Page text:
Community human services agencies are increasingly using databases and web distribution to provide referrers and potential clients details about available agency services and contact information through centralized directories. National and state-wide efforts in the U.S. to implement new 211 call-in referral services and to consolidate data from community sources present new options for local agencies. Communities face considerable challenges in deciding whether to participate in these large-scale programs under the control of regional or state agencies, or to launch their own systems where they face issues regarding management of the local project, database design, web implementation and directory maintenance, issues which are inherent in the transition from paper-based directory publication.
New web development technologies linked to databases provide opportunities for designing tools for community-directed maintenance of these directory services. Timely data revisions and agency-initiated changes in supplemental documents are now within reach, a sharp contrast to the paper-based publications that become out-of-date within a few months of distribution. By enabling more control by the community, including clients, small agencies and the network of referral staff, such virtual organizations can revitalize process of delivering human services.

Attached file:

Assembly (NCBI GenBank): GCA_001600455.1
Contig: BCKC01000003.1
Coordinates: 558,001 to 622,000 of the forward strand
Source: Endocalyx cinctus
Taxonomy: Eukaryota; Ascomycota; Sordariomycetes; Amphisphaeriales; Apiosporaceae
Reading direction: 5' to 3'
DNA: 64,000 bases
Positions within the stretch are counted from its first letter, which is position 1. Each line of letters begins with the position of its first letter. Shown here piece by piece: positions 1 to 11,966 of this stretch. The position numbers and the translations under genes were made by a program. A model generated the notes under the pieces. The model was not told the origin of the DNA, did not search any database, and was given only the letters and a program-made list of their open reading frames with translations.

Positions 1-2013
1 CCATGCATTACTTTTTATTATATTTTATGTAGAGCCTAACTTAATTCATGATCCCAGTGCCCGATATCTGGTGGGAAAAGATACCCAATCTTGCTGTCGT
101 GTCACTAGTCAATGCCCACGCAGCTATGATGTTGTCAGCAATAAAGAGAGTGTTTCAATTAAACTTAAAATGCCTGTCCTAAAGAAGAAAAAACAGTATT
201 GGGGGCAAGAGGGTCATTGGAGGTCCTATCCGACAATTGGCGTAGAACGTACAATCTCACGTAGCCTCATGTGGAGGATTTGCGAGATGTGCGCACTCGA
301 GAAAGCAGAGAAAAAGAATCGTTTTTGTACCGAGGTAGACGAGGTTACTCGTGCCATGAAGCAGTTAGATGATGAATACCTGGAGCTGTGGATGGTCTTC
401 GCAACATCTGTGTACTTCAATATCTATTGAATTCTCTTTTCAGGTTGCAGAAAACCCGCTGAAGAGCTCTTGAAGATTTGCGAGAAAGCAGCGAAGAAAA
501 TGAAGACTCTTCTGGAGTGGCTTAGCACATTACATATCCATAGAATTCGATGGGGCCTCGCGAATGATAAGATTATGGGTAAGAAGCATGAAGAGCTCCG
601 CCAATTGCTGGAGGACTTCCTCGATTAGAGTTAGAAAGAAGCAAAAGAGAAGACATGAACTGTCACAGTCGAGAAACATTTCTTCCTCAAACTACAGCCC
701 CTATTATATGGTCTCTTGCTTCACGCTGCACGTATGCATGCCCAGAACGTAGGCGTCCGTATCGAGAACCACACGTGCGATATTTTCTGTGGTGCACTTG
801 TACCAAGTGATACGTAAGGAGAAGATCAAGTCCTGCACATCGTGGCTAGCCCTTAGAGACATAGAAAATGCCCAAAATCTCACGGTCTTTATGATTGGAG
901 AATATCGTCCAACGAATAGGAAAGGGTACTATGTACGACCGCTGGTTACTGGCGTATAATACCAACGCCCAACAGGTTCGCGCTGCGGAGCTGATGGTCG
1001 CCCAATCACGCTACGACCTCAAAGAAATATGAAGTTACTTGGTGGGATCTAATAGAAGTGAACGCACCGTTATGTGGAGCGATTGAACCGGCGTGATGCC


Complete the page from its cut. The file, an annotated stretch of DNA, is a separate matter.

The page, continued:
This paper examines the history of community-based directories, the emergence of the 211 referral system, and the potential for designing a virtual self-maintaining system. A case example from a community in North Carolina will be explored.
|Keywords:||Community-directed, Autonomy, Web-based, Databases, Human Services|
Associate Professor, Business Admin and Computing Sciences, Elon University, Elon, North Carolina, USA
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